Coming at a time golf tourism has been gaining traction in Kenya, organising golf travels was, therefore, a no-brainer for her. ‘‘Many tourists today know what they want. They demand memorable and classic experiences beyond simply watching wildlife. Some want to play golf while others want to visit farms for coffee and tea tasting,’’ She notes.

Golf Safaris

A member of the Global Golf Tourism Organisation (IAGTO), Lordstown Travels offers seven-day packages for tourists that include four days of golfing at Nairobi’s various courses while staying at the city’s top hotels.

Travellers also get to visit attraction sites such as David Sheldrick Elephants Orphanage and Giraffe Centre.

‘‘When tourists are visiting Maasai Mara, for instance, we identify nearby courses in Kisumu or Rift Valley where they can play. This makes it convenient to experience wildlife and to play golf,’’ Josephine explains.

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Combining golf and safari, she argues, is a win-win for both the country’s tourism sector and for visitors who get to see and do more during their stay.

Josephine’s clients mostly come from European countries such as Germany, the UK, France, and Ireland. From Asia, Malaysians, Chinese, Japanese, Thais, and Indonesians visit Kenya for golf. Last year, the company hosted 35 visitors from Israel.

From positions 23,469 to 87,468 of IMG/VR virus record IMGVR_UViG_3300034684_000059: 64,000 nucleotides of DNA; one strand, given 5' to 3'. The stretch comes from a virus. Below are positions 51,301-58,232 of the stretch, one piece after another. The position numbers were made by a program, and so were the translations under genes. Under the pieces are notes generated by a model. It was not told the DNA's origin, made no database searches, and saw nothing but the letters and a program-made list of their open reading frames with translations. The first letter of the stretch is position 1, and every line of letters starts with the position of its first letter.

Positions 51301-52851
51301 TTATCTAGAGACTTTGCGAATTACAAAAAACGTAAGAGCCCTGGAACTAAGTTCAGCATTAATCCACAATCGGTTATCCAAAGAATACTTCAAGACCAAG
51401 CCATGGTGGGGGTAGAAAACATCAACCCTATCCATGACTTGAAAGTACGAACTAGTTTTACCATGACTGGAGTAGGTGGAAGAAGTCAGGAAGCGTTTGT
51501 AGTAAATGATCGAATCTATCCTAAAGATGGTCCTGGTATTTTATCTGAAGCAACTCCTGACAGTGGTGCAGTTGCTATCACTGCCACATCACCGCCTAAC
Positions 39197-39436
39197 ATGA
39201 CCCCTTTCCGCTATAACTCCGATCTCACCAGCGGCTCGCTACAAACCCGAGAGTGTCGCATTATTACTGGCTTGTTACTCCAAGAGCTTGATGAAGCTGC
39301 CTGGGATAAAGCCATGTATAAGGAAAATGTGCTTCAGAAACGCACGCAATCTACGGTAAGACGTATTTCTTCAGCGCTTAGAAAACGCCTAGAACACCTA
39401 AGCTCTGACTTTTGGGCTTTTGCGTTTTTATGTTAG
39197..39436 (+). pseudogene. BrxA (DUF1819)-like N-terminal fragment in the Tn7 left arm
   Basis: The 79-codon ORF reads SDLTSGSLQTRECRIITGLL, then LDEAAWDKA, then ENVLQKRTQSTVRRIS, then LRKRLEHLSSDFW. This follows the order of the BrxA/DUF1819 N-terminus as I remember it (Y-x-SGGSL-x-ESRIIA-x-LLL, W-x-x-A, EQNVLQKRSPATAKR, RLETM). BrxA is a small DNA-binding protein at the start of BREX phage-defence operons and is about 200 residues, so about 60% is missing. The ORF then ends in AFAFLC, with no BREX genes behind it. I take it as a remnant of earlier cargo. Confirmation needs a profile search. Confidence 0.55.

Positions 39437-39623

With tourists in the upwards of 500 annually, Lordstown Travel was named Kenya’s Best Inbound Golf Tour Operator this year during this year’s World Golf Awards. At roughly $1,500 (Sh163,000), travellers are provided with accommodation, all transfers, and course fees during their stay.

When Kenya was recognised as Africa’s top golf destination, for Josephine, this meant only one thing: increased fortunes.

‘‘We’re excited because this ranking is going to raise the profile of our country as a golf destination. More international golfers would like to come here, which means more business for us as a travel group,’’ she projects.

Additionally, the company organises travels for Kenyan golfers, with Thailand, Mauritius, and Japan among the most preferred golfing destinations.

High rewards

Kenya’s golf calendar is routinely compact, thanks to major tournaments and several other smaller golf championships organised by different sponsors across the country. With competitions all year round, golfers can barely hoist their clubs on their shoulders.

In turn, Kenya has a reputation for attracting top golfing talent from around the world. Europe’s Ryder Cup players including Seve Ballesteros, Ian Woosnam and Karen Brown, for instance, are some of the athletes who have taken part in and even won, the Magical Kenya Open.

Italy’s Guido Migliozzi, a two-time European Tour champion, is the current champion. Ahead of his triumph on Kenyan soil, Migliozzi had won the Belgian Knockout.

But if the appeal of Kenya’s golf tournaments is irresistible, it’s wonderfully manicured courses that are a marvel. Migaa Golf Estate, Windsor, Karen Golf and Country Club, Royal Nairobi Golf Club, Leisure Lodge, Nyali Golf Club and Sigona boast international standards.

Landscaping in some of these courses was done by professional course architects such as Zimbabwe’s celebrity designer Peter Matkovich (he did Muthaiga Golf Club course).